Early in the year I planted a small quince bush in my front garden. What quinces were exactly, I wasn’t sure. And what one did with them, I had no clue. When my young shrub unexpectedly produced one little piece of fruit I picked it excitedly and cut it open.
The pale flesh was very hard and tasted extremely bitter. This, I later discovered, was partly because the fruit wasn’t fully ripe yet (the skin should have been more yellow than green) but mostly because quinces don’t taste nice raw. Full stop.
When, later the same day, a friend kindly gave me a big bag full of ripe quinces I knew not to waste my time nibbling on them raw. Instead, after a little research, I decided to make quince paste. Membrillo in Spanish, quince paste is typically served with Manchego cheese. As an enormous fan of all cheese and jam combinations (cheddar and bramble jelly on toast being my favourite), I was hugely excited about this recipe.
And it did not disappointed. The tart, grainy, amber jelly was an absolute treat with the chunk of Mull brie left over from last week’s extravagances. And the best bit? There’s still heaps left!
Membrillo (Quince Paste)
2 kg quinces, skin left on, quartered and cored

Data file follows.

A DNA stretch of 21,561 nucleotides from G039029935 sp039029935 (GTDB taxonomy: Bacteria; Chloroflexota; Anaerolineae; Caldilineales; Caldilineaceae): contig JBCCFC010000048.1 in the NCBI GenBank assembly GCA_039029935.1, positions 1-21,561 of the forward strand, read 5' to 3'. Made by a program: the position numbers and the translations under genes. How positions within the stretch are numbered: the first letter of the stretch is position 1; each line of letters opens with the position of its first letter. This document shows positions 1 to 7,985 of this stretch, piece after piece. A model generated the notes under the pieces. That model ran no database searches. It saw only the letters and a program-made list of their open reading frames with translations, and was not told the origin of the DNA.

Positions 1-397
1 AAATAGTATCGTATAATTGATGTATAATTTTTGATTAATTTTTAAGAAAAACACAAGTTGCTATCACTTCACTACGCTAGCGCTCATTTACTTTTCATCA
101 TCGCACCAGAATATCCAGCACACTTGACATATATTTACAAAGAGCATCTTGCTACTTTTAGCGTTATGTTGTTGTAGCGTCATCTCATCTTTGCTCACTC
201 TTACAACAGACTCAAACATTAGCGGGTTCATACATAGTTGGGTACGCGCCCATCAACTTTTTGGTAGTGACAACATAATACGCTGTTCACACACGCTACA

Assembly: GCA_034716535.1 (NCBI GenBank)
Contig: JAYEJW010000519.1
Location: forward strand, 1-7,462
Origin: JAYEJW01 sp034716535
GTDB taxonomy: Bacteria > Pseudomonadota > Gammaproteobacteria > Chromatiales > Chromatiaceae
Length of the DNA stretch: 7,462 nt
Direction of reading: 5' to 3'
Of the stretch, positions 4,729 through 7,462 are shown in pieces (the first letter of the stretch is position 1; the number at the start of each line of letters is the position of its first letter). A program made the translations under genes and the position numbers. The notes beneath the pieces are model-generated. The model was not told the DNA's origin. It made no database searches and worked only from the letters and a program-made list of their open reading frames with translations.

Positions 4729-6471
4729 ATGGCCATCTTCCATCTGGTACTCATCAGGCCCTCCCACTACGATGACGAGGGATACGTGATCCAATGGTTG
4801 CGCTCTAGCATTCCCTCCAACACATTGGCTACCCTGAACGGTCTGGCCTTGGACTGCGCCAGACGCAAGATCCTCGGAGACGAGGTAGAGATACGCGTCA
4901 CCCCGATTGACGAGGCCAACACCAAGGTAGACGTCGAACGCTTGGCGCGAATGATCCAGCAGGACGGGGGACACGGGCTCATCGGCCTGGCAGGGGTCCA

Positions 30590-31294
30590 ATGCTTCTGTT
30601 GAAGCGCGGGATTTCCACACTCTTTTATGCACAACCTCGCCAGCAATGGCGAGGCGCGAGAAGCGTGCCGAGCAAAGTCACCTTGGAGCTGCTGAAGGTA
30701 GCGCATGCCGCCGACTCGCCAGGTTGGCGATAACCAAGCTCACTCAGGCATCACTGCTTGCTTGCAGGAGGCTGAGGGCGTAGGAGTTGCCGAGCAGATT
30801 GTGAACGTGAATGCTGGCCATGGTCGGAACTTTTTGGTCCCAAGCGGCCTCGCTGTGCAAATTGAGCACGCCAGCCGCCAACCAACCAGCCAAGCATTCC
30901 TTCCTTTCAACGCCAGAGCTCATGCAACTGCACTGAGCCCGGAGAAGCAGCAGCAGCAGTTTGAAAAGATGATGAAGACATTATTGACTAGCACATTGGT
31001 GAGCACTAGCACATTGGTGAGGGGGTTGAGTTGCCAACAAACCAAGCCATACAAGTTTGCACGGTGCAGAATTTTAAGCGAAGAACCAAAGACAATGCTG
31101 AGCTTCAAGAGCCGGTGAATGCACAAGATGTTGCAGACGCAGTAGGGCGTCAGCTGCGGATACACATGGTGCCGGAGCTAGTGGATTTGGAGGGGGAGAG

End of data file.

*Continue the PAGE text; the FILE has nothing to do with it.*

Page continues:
500ml water (Read Jose’s advice in the comments below.)
Juice of 1 lemon
1 Cinnamon stick
- Bring the quinces, water and lemon juice to the boil then reduce heat. Simmer with the lid on for 45 minutes.
- Use a handblender to puree the fruit and water.
- Weigh the purée and add to a clean pan along with an equal weight of sugar and the cinnamon stick.
- Gently heat the paste over a low heat stirring frequently.
- After 30-45 minutes the paste should be thickening. Keep a closer eye on the paste at this point, stirring continually.
- Once the paste has become thick enough to stand a spoon in and is a deep orange colour, remove the pan from the heat.
- Tip mixture into a shallow, lined baking tray or ovenproof dish. Keep in a warm place (airing cupboard or 50oC oven) for 12 hours.
- Your paste is now ready! Store in foil in an air tight container for up to a year.